Hurricane season and hurricane damage are not pleasant things to think about. But, if your business facility has been—or could be—in the path of a hurricane, it is wise to begin hurricane preparation and instigate preventative measures before hurricane season arrives in full. Acting well in advance can help avoid disruption to your business, mitigate the effects of lost revenue, protect your physical assets and your people.

The Reality of Hurricanes

Hurricanes are monster storms that generate huge energy and power with potentially devastating force that involves:

  • Very strong winds and wind damage
  • Heavy rainfall
  • Storm surges
  • Flooding

Importantly, hurricanes can happen without much notice. They don’t adhere to any scheduled dates nor necessarily follow predictions.

The Initiating Process

Hurricane preparation should start with these key actions:

  • Meet as a leadership team to define and understand your level of risk and areas of vulnerability.
  • Create a strategy for dealing with the issues that you may face including dealing with storm effects during the hurricane and business continuity as well as recovery after the hurricane.
  • Develop a formal disaster management plan that defines and documents the actions and timetable that you will follow.

These key actions will help ensure that you are not rushed to make bad judgments, will provide time for effective preparations and will strengthen the confidence of all your stakeholders. Thus, better planning will result in better preparation.

Hurricane Preparation and Preventative Measures

Take these deliberate and preventative measures to ensure that your hurricane preparation is effective:

  • Determine how to protect your employees.
  • Where are all the employees located?
  • Who travels, on what schedule and from where?
  • Are there offsite workers or vendors that need to be accounted for?
  • Do you have an emergency notification system in place?
  • Take an inventory of your physical assets.
  • Where are your assets located?
  • What assets are critical to keeping the business running?
  • What assets are leased and what is your responsibility for them in case of damage?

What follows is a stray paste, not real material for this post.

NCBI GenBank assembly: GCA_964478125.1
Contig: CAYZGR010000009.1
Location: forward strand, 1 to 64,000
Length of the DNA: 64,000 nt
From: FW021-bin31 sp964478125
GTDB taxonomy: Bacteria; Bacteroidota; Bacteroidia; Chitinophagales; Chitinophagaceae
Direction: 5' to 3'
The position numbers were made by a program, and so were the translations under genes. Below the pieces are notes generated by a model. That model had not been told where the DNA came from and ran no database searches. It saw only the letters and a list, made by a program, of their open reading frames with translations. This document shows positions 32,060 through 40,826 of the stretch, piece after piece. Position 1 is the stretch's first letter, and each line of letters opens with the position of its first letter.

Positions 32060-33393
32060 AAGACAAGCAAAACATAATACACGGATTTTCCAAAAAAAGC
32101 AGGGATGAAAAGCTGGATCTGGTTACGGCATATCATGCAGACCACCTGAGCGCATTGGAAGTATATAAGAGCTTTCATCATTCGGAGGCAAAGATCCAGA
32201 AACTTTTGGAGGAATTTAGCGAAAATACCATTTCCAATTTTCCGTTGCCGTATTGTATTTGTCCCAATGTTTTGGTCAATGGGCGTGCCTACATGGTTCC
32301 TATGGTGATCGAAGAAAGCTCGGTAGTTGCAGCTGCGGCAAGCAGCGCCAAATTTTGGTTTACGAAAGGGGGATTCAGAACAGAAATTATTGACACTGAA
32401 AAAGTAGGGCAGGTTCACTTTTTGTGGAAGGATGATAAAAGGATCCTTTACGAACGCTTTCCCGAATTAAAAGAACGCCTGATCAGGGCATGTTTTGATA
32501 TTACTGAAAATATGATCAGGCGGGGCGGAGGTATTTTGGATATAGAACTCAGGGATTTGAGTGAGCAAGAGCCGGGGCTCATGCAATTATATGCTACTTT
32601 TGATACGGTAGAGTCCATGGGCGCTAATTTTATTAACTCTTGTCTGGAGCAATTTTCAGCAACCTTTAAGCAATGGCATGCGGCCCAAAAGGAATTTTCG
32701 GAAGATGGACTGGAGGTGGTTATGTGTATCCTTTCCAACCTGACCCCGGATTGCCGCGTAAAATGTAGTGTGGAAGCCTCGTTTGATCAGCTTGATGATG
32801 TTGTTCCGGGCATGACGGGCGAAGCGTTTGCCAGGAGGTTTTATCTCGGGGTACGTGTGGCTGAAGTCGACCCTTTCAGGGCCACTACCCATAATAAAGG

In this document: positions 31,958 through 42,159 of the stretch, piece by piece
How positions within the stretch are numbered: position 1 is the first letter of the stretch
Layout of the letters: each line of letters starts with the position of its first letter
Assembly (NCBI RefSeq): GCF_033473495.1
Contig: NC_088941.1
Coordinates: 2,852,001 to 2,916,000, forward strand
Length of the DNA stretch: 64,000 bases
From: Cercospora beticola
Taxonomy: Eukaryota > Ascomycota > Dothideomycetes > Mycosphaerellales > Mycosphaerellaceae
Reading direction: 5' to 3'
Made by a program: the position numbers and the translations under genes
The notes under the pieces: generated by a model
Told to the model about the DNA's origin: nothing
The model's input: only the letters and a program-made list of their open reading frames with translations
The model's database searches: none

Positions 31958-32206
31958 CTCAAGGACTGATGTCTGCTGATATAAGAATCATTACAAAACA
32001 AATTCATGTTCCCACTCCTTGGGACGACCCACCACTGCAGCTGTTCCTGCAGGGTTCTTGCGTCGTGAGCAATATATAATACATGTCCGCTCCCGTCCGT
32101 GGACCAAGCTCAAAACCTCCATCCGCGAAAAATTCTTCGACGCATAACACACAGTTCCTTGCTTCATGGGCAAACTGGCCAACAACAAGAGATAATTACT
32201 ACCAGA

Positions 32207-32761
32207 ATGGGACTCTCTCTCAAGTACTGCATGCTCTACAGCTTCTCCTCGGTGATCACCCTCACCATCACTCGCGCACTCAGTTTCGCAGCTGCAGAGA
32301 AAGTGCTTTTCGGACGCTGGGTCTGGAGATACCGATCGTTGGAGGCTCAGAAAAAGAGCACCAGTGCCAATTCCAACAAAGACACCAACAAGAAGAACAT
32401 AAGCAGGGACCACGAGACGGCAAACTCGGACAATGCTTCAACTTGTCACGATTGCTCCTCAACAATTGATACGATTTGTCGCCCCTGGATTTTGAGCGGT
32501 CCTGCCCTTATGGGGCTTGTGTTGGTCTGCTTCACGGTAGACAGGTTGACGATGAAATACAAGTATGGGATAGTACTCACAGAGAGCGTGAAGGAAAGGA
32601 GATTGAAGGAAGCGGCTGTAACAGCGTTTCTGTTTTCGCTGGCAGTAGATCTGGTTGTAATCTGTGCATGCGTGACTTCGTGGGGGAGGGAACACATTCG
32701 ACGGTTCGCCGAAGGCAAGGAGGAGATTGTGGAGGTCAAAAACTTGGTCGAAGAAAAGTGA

• Plan to fortify your locations.
  • In what ways can you fortify physical vulnerabilities, especially against wind damage and flooding?
  • Consider a way to have a back-up location, if possible, for some of your operations and personnel. Allow people to work remotely.
  • Identify the means and locations for emergency access to your facility.
  • Assess your need for emergency power generation.
  • Establish and map evacuation routes and evacuation protocols.
  • Back up your data offsite to ensure continuity.
  • Create emergency response teams with defined roles and responsibilities, then train and role play with the teams.
  • Have a way to protect your business documents.
  • Identify all facility management needs and who will be responsible during a disaster.
  • Review and update your insurance policies. Clarify the coverage you have for various types of disasters. Make any necessary changes to protect your business. Also, review customer and vendor contracts so that you understand your commitments after a hurricane.
  • Communicate consistently with your employees, vendors, and customers so they have accurate status reports; keep the morale of the business up.
  • Invest in emergency supplies.

Continue to review your hurricane preparation plans, adjusting as necessary.

Get Expert Maintenance Service

You need expert facility maintenance assistance both before and after an emergency to protect your valuable physical assets. Contact facility maintenance professionals to give you the advice and facility expertise that you need. Reach out to experts serving the greater St. Louis area and providing national service.